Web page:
Record-setting $18 million award could set precedent for future talcum powder cases

By John Myers | Dec 2, 2016

LOS ANGELES -- A Los Angeles jury returned a record-setting $18 million award against Whittaker, Clark & Daniels in Depoian v. American International Industries Inc., which could indicate a trend for future asbestos settlements.

“Every time there is an outrageously high award, it helps set a precedent,” Julie Griffiths, Central California regional director for Citizens Against Lawsuit Abuse,  told the Northern California Record.

Depoian and his wife filed the lawsuit together through their legal counsel, Worthington and Caron PC and Simon Greenstone, Panatier, Bartlett, against 19 companies. Many of those companies reached settlements with the plaintiffs before the trial's Sept. 26 start date. By the time the case was submitted to the jury, all of the organizations but Whittaker, Clark & Daniels had agreed to settlements.

Depoian was diagnosed with peritoneal and pleural mesothelioma in May 2015. He and his attorneys argued his illness was the result of a lifetime of exposure to talcum powder products that may have been contaminated with asbestos. Peritoneal mesothelioma is a form of cancer that grows inside of the abdomen, while pleural mesothelioma attacks the lungs. Whittaker, Clark & Daniels is the largest supplier of talcum powder products in the United States. Its products include Old Spice and Desert Flower body talcum powders.

In its decision, the jury found Whittaker, Clark & Daniels 30 percent at fault and to have acted with malice.

“The evidence was clear that Mr. Depoian had never had any occupational exposures to asbestos, and that the only source of exposure he had was from the talc products that he used,” Jay Stuemke, Simon Greenstone Panatier Bartlett, trial attorney on behalf of the Depoians told the Northern California Record. “Moreover, Whittaker, Clark & Daniels was the largest supplier of talc to the cosmetics industry in the 1960s and 1970s, and beginning in 1971, certified to its customers that its talc was free from asbestos. However, the evidence showed that the very limited testing performed by Whittaker, Clark & Daniels would have allowed billions of asbestos fibers per gram of talc to escape detection.”

According to the American Cancer Society, talcum powder products containing asbestos are generally accepted as carcinogens. The United States federal government banned the inclusion of asbestos in talcum powder in 1973. Asbestos has been a hot button source of legal action in recent years explained Griffiths.

“Asbestos cases are attractive to lawyers because it allows them to assign blame to large groups and see who will settle,” she said.

Stuemke attributed the verdict to the jury's frustration with the cosmetic industry's willingness to risk its customers' exposure to harmful materials, such as asbestos.

“I see this jury’s verdict as a strong rejection of the cosmetics industry’s conscious decision to permit asbestos to be present in its products,” he said. “As long as companies continue to prioritize their own profits over the safety and health of the public, people will suffer needlessly and verdicts like this will result.”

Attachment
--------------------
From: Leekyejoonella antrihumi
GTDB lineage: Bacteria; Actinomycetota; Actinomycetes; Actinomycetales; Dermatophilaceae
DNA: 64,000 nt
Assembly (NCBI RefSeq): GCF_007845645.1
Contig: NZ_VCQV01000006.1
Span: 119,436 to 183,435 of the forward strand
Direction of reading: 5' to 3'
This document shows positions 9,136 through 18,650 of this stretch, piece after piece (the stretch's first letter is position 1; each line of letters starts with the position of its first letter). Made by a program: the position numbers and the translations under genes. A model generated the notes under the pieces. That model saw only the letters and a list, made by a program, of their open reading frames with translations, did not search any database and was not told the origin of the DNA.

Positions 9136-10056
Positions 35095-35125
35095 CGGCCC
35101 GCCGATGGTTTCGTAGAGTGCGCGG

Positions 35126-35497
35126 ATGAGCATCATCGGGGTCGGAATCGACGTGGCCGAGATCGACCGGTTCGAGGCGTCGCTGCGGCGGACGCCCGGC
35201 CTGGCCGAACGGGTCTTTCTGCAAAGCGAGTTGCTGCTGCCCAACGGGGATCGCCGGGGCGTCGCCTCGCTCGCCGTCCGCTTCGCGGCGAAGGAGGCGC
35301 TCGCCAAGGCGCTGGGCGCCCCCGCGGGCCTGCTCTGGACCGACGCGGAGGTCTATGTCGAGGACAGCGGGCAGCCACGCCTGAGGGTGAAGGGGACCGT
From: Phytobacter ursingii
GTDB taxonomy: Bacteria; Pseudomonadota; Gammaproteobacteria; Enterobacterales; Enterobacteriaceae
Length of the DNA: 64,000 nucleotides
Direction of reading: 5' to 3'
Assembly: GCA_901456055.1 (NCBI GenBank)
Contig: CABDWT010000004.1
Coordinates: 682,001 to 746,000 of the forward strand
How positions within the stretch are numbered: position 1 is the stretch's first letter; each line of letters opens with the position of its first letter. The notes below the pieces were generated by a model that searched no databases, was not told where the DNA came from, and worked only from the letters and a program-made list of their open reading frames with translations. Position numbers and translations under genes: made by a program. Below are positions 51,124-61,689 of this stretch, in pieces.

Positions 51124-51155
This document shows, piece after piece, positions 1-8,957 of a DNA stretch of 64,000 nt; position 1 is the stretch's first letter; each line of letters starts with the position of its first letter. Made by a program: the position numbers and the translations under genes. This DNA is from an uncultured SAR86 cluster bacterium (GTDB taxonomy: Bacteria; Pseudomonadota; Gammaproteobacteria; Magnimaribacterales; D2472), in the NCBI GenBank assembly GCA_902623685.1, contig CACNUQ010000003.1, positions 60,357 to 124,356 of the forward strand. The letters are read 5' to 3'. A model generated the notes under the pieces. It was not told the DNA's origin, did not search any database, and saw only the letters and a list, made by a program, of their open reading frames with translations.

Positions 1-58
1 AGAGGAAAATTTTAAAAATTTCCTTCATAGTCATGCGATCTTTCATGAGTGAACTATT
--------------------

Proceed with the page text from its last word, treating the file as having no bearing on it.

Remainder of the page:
This is not the first case of asbestos exposure through talcum powder products to return a multi-million-dollar verdict. In April 2015, a Los Angeles jury awarded $13 million to Judith and John Winkel in their action against the Colgate-Palmolive Co. The jury found that, similar to Depoian, Judith Winkel had contracted mesothelioma from exposure to Cashmere Bouquet, a talcum powder product that was tainted with asbestos.

Griffiths said California can expect more cases revolving around exposure to asbestos through talcum powder going forward. 

“It's not a coincidence that both of these trials took place in California because if there is one thing that we can be sure of, it is that the state of California likes to come in first with lawsuits. So we can comfortably expect more of these fights in the future.”

California has been a particularly attractive location for lawsuits seeking high-dollar settlements because the state offers a combination of liberally written and loosely applied statutes that allows the judiciary greater room to maneuver, Griffiths said.

“Some of the more creative judges can exercise a lot of flexibility in these kinds of situations,” she added.

However, Stuemke disagreed, arguing that the case would have been resolved in the same manner in any part of the United States.

“Honestly, I think that jurors across the country will react similarly to a case where a person is dying due to the undisclosed presence of asbestos in cosmetic and personal care products,” he said. “This case was tried in Los Angeles because Phil Depoian had lived in Los Angeles for more than 60 years.”

On Octo. 19, the jury returned a verdict issuing fault to Whittaker, Clark & Daniels and because of the malice finding, the verdict would have triggered a second round of punitive damages for the company. However, both parties agreed to a confidential settlement instead. 

“I think that the veil is being lifted with regard to the talc industry’s asbestos contamination problem, and mesothelioma victims who used cosmetic talc products are justifiably likely to seek compensation,” added Stuemke.

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